"He certainly is expert in eluding shadowers," admitted Dean. "Every day he has been followed, but always he manages to give the operatives the slip. He must know he is being watched."
"I'm anxious to know what the nephew will say to me to-day," said Jane.
"I know he knows what I am doing. He looks at me in such an amusedly superior way every time he sees me."
"Be careful about trying to pump him," cautioned Dean. "He strikes me as by far the more intelligent of the two. It would not surprise me in the least if he were not old Hoff's nephew at all, but really his superior, sent over especially by Wilhelmstrasse to take charge of the plotters.
He doesn't in the least resemble old Hoff."
"No indeed, he doesn't," admitted Jane. "He certainly is clever, too.
We haven't learned a single thing that incriminates him, have we?"
"Nothing definite, yet everything taken together looks damaging enough.
Here is a young German of military age and appearance, who arrived from Sweden just before we went into the war. He has plenty of money and spends his time idling about New York, in frequent communication with at least one navy officer. He selects a home overlooking the river from which our soldiers are departing for France. You yourself saw him pursuing K-19--the other K-19--who a few hours afterward was found murdered."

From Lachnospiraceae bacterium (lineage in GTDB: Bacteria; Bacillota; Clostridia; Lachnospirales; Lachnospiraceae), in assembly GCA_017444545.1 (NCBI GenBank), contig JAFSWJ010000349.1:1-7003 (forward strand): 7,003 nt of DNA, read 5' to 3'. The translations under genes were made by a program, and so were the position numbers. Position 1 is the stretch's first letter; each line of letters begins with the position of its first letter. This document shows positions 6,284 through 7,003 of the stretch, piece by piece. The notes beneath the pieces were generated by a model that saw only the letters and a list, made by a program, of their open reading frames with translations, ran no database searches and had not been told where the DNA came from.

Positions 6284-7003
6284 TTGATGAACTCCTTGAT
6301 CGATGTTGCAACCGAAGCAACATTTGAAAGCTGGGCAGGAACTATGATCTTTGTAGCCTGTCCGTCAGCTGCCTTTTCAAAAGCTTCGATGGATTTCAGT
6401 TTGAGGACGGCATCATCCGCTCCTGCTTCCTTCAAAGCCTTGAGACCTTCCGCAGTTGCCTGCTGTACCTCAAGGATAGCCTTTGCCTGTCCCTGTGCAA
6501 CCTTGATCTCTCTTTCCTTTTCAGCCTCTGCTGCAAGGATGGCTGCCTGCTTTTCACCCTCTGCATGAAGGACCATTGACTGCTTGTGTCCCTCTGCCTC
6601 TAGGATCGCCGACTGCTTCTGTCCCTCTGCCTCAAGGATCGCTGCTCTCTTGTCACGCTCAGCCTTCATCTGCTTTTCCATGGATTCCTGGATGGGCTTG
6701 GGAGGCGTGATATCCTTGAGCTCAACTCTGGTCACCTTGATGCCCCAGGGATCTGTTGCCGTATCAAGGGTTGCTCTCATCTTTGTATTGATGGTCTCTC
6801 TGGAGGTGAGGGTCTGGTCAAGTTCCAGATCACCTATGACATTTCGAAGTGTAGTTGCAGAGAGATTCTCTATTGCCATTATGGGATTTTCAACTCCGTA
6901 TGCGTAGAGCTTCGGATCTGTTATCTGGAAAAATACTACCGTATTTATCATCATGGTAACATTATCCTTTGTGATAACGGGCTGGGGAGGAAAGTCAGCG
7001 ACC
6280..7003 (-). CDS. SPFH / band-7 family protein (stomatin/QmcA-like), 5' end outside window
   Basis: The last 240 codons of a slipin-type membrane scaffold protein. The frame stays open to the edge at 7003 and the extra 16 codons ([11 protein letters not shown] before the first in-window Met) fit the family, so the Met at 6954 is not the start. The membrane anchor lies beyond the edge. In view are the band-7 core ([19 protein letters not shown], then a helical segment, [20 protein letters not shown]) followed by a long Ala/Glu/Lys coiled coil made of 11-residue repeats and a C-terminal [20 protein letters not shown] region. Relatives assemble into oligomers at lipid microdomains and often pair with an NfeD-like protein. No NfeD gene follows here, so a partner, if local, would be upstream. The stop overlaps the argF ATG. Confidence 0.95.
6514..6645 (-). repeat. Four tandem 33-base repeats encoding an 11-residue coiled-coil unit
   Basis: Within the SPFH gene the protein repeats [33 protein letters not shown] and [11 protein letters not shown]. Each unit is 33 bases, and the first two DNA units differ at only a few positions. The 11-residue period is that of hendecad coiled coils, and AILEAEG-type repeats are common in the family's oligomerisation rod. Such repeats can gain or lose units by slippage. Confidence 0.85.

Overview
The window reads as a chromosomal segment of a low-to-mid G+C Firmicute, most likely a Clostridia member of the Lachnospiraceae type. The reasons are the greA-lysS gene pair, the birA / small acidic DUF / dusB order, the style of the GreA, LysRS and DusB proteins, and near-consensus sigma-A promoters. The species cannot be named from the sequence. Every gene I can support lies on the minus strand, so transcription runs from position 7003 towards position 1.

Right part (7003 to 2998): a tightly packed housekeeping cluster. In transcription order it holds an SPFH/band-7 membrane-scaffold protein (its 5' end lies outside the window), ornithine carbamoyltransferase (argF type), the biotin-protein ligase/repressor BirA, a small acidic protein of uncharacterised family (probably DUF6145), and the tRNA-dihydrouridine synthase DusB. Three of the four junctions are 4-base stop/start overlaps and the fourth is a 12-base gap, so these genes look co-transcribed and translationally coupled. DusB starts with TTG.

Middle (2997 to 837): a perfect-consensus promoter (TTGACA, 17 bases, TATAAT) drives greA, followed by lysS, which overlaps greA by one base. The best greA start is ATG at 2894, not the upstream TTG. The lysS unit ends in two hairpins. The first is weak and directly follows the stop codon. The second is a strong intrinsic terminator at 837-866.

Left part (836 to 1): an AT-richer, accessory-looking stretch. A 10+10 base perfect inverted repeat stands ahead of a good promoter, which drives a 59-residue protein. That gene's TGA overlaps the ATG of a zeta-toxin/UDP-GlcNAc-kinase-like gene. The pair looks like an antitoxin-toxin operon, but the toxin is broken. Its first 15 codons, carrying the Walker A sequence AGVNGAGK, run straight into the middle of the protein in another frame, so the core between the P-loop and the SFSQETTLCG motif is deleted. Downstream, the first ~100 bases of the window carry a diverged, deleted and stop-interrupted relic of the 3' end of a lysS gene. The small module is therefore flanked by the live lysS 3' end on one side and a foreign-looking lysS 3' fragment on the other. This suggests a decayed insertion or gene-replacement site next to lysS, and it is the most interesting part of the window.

"Things don't look right," Jane agreed, yet a few hours later as she sat opposite the young man at tea, she found herself doubting. It seemed incredible, impossible, that Frederic Hoff could be a murderer. Her instinctive sense of justice forced her to admit that it was hard for her to believe him even a spy. He seemed so cultured, so clean, so straightforward, so nice. If she had not seen that unforgettable look of hate on his face that night as she watched him from the window she could not, she would not have believed evil of him.
The tremor of nervous excitement in which she met him quickly passed, and she found herself once more chatting intimately with him and enjoying it. He talked well on practically all subjects, showing reserve only when she tried to draw him out about himself. Her previous experiences with the opposite sex had taught her that most men's favorite topic of conversation is themselves, but Mr. Hoff appeared to be the exception. Adroitly he baffled all her efforts to get him to discuss his family, his achievements, or his past, even when she sought to encourage intimacy by telling about her brother who was abroad in Pershing's army.